- Hidden Place
- It’s Not Up To You
- Pagan Poetry
- An Echo, A Stain
- Sun In My Mouth
- Harm Of Will
Vespertine is the fourth studio album by Icelandic recording artist Björk.
Production on the album began during the filming of Dancer in the Dark, which was characterized by conflict between the singer and director Lars von Trier. Vespertine's sound reflected Björk's newly found interest in the music of artists such as Opiate and Console, who were also enlisted as producers.
Björk wanted to make an album with an intimate, domestic sound, deviating from the sonority of her previous studio album Homogenic (1997). With the rising popularity of Napster and music downloads, she decided to use instruments whose sound would not be compromised when downloaded and played on a computer, including the harp, the celesta, clavichord, strings, and custom music boxes.
Assisted by the duo Matmos, Björk created ‘microbeats’ from various household sounds, such as that of shuffling cards and ice being cracked. Lyrical sources include a poem by E. E. Cummings, Sarah Kane's play Crave, and dialogues written by Harmony Korine. Björk, a self-titled coffee table book containing photographs of the singer throughout her career, was released simultaneously with the album.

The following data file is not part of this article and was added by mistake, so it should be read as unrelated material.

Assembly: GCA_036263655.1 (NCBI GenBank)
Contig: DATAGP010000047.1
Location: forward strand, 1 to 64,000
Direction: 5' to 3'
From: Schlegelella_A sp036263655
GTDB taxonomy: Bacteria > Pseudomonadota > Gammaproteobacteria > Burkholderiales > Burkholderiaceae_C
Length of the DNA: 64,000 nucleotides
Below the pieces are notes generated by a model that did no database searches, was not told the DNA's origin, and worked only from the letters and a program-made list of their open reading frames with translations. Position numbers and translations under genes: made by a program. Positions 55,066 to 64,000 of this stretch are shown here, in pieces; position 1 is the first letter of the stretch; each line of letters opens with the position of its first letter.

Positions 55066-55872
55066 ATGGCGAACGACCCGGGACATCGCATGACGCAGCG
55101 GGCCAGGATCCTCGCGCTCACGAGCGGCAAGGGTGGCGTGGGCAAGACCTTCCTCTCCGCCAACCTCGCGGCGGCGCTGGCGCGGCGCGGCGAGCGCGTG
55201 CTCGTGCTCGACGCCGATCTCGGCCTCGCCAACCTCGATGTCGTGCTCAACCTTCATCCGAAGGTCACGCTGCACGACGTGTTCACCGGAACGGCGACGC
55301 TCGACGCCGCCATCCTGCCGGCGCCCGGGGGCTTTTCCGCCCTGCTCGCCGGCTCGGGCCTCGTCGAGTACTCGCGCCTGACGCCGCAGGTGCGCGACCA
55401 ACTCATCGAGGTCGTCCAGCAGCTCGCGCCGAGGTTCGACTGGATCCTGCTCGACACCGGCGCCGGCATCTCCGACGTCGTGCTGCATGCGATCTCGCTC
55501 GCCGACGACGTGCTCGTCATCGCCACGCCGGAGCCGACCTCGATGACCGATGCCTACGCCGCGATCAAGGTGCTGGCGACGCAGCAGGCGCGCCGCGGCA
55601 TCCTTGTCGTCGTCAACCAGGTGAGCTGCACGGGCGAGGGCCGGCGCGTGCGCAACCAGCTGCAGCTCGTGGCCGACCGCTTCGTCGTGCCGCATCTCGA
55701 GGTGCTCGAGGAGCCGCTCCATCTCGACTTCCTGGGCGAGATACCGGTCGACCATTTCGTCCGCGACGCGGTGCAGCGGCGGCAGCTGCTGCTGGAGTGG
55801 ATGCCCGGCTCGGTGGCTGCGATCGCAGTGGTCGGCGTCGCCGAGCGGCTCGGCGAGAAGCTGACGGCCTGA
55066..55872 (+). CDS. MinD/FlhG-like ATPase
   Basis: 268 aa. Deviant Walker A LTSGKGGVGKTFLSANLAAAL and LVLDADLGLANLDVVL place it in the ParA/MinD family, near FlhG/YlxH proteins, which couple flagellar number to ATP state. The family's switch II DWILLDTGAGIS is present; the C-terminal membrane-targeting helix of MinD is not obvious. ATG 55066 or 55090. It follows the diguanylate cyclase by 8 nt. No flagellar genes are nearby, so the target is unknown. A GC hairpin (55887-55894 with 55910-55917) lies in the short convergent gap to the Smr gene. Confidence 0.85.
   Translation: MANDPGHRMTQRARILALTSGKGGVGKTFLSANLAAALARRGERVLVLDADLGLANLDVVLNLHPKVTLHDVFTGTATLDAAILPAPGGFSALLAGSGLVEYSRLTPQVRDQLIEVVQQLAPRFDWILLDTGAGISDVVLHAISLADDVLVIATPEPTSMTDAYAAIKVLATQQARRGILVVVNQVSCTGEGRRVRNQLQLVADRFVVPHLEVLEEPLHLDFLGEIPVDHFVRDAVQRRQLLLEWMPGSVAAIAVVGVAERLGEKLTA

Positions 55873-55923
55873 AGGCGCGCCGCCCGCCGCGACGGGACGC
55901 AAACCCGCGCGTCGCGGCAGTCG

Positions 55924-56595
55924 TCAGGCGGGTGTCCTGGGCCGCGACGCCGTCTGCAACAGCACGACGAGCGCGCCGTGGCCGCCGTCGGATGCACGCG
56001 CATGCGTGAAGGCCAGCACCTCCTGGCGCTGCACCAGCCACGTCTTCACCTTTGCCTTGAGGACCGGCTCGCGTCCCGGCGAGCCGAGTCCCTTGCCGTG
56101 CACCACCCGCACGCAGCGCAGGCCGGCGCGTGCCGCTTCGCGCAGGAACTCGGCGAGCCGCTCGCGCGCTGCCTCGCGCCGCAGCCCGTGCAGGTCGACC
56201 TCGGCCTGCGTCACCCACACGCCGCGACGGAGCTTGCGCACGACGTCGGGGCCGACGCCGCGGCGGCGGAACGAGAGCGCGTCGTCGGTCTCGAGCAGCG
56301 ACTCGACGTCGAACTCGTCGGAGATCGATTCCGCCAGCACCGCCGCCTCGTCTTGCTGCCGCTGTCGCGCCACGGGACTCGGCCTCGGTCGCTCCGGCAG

Vespertine peaked at number 19 on the US Billboard 200 and at number 8 on the UK Albums Chart, and was widely acclaimed by critics, with praise centred on its erotic, intimate mood and sonic experimentation. It appeared on several publications' lists of the best albums of 2001 and of the decade, and has often been considered Björk's best album to date. The album was certified gold in Canada, France, and the United Kingdom.